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In your offices, replace all Akufo-Addo’s portraits with Manasseh Azure’s

Kabu Nartey

This week, as part of my Patriotic Epistles series, I will suggest one among the many solutions to some of the precarious issues facing this country.

On corruption, I have proposed this paradox of a title – replace all portraits of the president, Akufo-Addo with that of undercover journalist, Manasseh Azure, following the recent report on how state contracts are illegally awarded  without due diligence ; and on the other hand, the swift action by the president, Nana Akufo Addo to suspend the Chief Executive Officer of the Public Procurement Authority (PPA), Mr. Adjenim Boateng Adjei.

The recently premiered corruption scandal dubbed #Contract4Sale is currently under further investigations by the Commission on Human Rights and Administrative Justice (CHRAJ) and the Special Prosecutor, after it was referred by the president.

The content of the exposé left every Ghanaian shocked, the president should be shocked even more since he once applauded the PPA under Mr. Adjei for saving the state colossal monies. Anyone would be shocked because the PPA under the tenure of the embattled CEO won awards which prove competencies and if you like, “incorruptibleness”.

However, as alleged, when no one was watching, he contributed largely to the shabby works done by some of our roads, the delays in contract execution, the renegotiation of government contracts under personal and private terms and conditions, and the deception of the state by posing as the real contractor for restricted bids. As prelim response by the president within barely 24 hours, Mr. Adjei was suspended.

Indeed, the exposé is just one of the many this country has experienced since the introduction of avant-garde means of getting results for the media. Every year around this month, the foundations of this country is shaken with damning corruption exposẽs by some of our renowned undercover journalists like Anas Aremeyaw Anas, Manasseh Azure inter alios.

Regardless, the legal tussles resolving from tactics employed and the counter allegations, they have gradually become anti-corruption icons feared and dreaded by many unscrupulous public officials. The latest high fever suffered by public officers is “Anasism or Azurism”. In order words “Is Anas or Azure watching?”. The fear of these undercover reporters watching compels us all to do the right things. Nothing now happens in the dark, hence many are being forced to stay and work right.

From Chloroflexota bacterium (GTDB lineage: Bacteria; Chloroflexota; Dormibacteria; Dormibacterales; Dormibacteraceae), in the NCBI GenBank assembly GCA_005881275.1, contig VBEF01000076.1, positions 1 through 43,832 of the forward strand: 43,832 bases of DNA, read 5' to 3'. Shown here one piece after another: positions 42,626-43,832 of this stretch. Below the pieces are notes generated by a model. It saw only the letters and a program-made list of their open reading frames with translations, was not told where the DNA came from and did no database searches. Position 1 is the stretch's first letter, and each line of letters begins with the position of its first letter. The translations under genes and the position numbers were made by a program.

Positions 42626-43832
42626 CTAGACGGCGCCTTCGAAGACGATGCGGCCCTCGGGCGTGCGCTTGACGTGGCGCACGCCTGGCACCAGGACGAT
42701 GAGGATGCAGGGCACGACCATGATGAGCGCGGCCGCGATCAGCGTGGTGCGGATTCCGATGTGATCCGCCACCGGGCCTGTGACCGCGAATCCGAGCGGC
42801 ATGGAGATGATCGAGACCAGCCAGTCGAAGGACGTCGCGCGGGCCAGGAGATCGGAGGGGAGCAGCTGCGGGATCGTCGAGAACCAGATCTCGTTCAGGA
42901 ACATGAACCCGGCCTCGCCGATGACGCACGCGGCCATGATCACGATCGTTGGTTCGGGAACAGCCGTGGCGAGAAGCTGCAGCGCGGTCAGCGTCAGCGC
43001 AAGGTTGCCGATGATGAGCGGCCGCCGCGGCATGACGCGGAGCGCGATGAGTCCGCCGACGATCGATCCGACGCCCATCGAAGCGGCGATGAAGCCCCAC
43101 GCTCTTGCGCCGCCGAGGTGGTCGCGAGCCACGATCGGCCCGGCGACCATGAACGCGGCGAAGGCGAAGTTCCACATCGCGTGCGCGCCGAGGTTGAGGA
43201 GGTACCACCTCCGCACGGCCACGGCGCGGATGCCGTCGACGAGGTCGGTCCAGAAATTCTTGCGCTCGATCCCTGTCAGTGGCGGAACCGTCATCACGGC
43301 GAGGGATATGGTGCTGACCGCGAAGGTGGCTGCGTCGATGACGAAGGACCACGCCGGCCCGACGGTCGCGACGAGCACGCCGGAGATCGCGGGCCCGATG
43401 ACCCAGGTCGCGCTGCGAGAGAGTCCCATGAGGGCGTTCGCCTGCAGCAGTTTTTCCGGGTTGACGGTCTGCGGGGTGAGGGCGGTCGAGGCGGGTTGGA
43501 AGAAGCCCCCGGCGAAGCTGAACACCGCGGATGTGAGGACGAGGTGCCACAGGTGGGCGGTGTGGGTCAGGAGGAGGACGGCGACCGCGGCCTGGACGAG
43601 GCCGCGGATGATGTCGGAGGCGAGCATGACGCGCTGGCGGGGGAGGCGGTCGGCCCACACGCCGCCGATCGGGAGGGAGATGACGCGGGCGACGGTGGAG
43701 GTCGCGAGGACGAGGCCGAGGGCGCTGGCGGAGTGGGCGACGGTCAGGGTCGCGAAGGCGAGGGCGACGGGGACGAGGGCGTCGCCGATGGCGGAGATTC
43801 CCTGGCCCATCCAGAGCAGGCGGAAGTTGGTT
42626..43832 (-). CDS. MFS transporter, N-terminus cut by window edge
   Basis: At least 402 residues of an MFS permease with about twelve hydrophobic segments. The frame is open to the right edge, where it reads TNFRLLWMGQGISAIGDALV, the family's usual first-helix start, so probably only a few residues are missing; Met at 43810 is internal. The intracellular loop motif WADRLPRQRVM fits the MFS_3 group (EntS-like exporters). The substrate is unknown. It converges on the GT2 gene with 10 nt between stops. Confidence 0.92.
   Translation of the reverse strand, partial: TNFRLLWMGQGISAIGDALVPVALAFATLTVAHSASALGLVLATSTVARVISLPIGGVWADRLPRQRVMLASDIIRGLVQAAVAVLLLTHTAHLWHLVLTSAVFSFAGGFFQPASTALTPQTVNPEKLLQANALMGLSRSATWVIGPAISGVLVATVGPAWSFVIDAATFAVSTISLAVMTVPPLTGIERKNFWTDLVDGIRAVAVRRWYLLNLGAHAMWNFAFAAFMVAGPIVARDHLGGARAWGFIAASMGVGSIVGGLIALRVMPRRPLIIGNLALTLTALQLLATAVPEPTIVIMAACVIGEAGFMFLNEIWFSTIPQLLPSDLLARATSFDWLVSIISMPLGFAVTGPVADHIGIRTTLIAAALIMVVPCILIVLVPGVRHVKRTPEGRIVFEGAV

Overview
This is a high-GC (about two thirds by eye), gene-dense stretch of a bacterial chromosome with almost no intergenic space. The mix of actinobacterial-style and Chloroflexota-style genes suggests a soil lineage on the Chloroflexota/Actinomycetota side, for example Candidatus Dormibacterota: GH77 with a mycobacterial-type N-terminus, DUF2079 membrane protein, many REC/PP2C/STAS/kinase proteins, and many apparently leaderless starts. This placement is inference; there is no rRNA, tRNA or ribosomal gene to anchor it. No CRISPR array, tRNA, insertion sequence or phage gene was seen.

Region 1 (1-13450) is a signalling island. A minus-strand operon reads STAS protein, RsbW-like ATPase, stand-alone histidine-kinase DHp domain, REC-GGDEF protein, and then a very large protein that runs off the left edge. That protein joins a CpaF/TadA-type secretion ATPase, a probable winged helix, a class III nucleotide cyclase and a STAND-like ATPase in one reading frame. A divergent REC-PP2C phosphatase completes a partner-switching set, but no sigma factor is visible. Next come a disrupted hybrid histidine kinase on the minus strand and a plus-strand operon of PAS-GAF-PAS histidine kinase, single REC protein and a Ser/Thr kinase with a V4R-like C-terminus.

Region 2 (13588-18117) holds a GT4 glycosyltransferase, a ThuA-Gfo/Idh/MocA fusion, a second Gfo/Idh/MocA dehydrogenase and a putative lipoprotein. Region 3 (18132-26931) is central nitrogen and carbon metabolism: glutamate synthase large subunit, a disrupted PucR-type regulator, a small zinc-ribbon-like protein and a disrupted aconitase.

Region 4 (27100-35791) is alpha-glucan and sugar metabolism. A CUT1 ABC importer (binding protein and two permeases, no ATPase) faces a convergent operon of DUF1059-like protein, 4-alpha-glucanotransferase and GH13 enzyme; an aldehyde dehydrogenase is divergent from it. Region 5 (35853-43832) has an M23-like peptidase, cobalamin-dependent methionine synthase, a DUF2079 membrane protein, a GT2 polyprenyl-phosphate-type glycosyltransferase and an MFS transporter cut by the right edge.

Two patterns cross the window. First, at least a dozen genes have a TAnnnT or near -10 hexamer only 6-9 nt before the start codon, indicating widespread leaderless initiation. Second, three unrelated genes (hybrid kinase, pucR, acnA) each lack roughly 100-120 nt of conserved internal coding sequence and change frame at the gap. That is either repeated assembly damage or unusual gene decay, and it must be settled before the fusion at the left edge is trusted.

Granted we are all not saints, I find it even more worrying to think that those in the echelons of power whose political and administrative influence are greater than the ordinary citizen, can still be indulged in shady activities which continuously deplete the national coffers. This suggests that, more than ever, power needs not be absolute since it has tendencies to corrupt. Among the many rhetorically solutions to corruption – there must be a check, not the legal checks which are often interpreted to suit the offender, but a psychological check.

Now avert your mind to all the alleged corrupt acts involving public officials captured on tape. You would observe that right on top of the heads in the offices of these CEOs, Administrative heads and VIPs of government institutions, is the portrait of the first gentleman of the land, the commander-in-chief of the army, I mean the president. Often the portrait is either right on top of their heads on the wall where they sit or in vantage position for every visitor to see. The current portrait is the sitting president Nana Akufo Addo, conventionally, should he lose the 2020 elections, his portraits in these offices will be changed in consonance with protocol.

Ironically, presidents are exonerated or insulated from such deals no matter how the pendulum points towards them. They are seen as the only firebrands to take drastic steps to reduce and eliminate corruption. But this is the irony painted – an incorruptible picture of the appointing authority which seats on top of an appointee’s head or right in front of his appointees could not stop the corrupt inklings of the officer. It is therefore not far from the truth to say that not even the portraits of our presidents standing in various public offices can deter appointees from indulging in crimes.

As inherently corrupt as we all can be, we tend to forget someone is watching. Even as sanctimonious as we can be as Ghanaians, we feel God or Allah intervenes in the affairs of men to ward off only evil coming way or to administer miracles. The conscience which reminds us that the act is wrong is seen as poverty-stricken fear. It is therefore high time we institutionalize these anti-corruption faces in our offices, hospitals, boardrooms and at any place which foster that psychological watch and check on these public officers. Not only government, but institutions can also adopt this communication strategy, it could suppress corrupt tendencies. Extend this strategy to the entrances, stairs, streets and alleyways of the metropolis.

It is true as some would say not even the portrait of a faceless Anas or a bold Bongo boy could deter a hardened criminal from robbing the state, but hear this – if  in the faces of these portraits and inscription like “Anas is watching” or “Manasseh is writing”, people still perpetuate these corrupt acts, then their taste for corruption may be of sorcery or of a curse.

By Kabu Nartey|3news.com|Ghana

The writer is the 2019/2020 Best Graduating Student in Print Journalism and the 2019 Most Promising Student Journalist of the Ghana Institute of Journalism (GIJ). This article is from his series “Patriotic Epistles with Kabu Nartey”. Views expressed here are solely his and do not, in anyway, reflect the editorial policy of his organization.

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